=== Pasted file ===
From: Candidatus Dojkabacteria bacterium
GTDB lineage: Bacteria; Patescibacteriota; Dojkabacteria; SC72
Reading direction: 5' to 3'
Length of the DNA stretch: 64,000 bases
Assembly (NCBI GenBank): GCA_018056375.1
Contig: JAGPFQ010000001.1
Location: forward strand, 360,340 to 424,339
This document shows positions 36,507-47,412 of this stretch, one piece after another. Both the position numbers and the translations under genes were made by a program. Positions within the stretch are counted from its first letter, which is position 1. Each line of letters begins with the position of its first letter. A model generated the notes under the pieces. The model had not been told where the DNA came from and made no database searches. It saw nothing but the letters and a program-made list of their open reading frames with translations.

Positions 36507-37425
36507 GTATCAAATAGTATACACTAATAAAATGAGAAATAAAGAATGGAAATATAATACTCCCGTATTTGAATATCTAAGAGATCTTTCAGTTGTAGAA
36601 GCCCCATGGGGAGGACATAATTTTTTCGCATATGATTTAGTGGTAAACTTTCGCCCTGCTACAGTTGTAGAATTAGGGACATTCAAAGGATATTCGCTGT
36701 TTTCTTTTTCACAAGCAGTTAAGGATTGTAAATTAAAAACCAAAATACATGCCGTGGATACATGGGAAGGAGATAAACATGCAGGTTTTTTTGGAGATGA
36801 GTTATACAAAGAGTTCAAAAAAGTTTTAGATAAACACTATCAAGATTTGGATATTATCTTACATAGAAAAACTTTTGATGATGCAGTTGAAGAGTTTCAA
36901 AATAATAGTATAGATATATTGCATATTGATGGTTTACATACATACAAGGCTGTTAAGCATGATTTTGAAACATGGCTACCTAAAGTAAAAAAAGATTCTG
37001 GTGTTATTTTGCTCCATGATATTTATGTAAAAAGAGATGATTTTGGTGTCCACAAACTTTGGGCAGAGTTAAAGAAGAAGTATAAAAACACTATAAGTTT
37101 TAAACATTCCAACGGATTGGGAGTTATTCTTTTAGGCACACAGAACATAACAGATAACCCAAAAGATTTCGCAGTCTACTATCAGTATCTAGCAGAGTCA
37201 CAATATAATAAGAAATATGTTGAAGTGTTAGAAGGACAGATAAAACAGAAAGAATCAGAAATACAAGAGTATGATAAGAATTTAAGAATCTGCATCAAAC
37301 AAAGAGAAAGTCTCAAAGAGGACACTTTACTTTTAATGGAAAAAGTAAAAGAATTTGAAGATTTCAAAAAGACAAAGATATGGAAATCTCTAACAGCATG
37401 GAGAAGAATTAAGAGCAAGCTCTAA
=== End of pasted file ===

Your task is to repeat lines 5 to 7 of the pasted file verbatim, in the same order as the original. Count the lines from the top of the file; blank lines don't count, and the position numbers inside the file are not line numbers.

Assembly (NCBI GenBank): GCA_018056375.1
Contig: JAGPFQ010000001.1
Location: forward strand, 360,340 to 424,339